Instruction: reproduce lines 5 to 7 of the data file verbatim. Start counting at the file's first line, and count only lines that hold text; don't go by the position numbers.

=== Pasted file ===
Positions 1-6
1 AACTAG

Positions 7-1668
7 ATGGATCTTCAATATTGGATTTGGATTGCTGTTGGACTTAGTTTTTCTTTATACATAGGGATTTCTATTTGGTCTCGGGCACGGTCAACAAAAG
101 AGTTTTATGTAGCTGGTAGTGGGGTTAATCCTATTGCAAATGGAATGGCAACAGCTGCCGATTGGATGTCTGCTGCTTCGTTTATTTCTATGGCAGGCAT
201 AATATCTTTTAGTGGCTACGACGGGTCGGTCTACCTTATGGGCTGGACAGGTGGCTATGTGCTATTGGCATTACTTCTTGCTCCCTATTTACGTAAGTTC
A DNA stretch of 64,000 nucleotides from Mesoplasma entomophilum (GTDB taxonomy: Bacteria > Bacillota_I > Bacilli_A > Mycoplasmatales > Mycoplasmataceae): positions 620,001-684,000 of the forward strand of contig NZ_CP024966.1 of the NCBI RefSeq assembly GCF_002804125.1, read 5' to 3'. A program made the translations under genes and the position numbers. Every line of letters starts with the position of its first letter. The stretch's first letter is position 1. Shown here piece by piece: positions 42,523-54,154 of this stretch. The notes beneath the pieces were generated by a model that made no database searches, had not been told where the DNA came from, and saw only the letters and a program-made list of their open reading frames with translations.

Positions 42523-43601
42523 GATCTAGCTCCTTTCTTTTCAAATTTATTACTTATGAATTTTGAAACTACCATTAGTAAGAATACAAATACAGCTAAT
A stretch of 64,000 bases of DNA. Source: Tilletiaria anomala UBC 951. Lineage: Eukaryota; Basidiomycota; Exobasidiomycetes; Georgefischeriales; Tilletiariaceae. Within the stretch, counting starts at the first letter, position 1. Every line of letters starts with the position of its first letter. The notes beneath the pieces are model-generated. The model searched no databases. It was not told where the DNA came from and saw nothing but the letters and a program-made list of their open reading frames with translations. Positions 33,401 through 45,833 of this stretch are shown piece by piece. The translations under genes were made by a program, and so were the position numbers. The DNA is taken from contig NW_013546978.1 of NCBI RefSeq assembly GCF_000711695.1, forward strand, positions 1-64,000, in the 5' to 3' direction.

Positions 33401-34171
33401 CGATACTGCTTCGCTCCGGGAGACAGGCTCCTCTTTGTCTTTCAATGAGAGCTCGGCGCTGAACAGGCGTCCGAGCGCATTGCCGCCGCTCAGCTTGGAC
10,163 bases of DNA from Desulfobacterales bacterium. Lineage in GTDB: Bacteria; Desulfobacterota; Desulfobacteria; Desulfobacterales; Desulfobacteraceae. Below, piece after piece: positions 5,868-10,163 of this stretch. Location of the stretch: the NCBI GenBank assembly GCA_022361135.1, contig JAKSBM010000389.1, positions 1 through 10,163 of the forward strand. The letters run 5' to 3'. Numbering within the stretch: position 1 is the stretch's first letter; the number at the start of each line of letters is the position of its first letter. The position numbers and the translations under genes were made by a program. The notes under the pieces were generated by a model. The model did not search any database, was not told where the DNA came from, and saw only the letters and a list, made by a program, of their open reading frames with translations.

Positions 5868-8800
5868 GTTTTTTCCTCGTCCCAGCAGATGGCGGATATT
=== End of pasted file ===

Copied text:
101 AGTTTTATGTAGCTGGTAGTGGGGTTAATCCTATTGCAAATGGAATGGCAACAGCTGCCGATTGGATGTCTGCTGCTTCGTTTATTTCTATGGCAGGCAT
201 AATATCTTTTAGTGGCTACGACGGGTCGGTCTACCTTATGGGCTGGACAGGTGGCTATGTGCTATTGGCATTACTTCTTGCTCCCTATTTACGTAAGTTC
A DNA stretch of 64,000 nucleotides from Mesoplasma entomophilum (GTDB taxonomy: Bacteria > Bacillota_I > Bacilli_A > Mycoplasmatales > Mycoplasmataceae): positions 620,001-684,000 of the forward strand of contig NZ_CP024966.1 of the NCBI RefSeq assembly GCF_002804125.1, read 5' to 3'. A program made the translations under genes and the position numbers. Every line of letters starts with the position of its first letter. The stretch's first letter is position 1. Shown here piece by piece: positions 42,523-54,154 of this stretch. The notes beneath the pieces were generated by a model that made no database searches, had not been told where the DNA came from, and saw only the letters and a program-made list of their open reading frames with translations.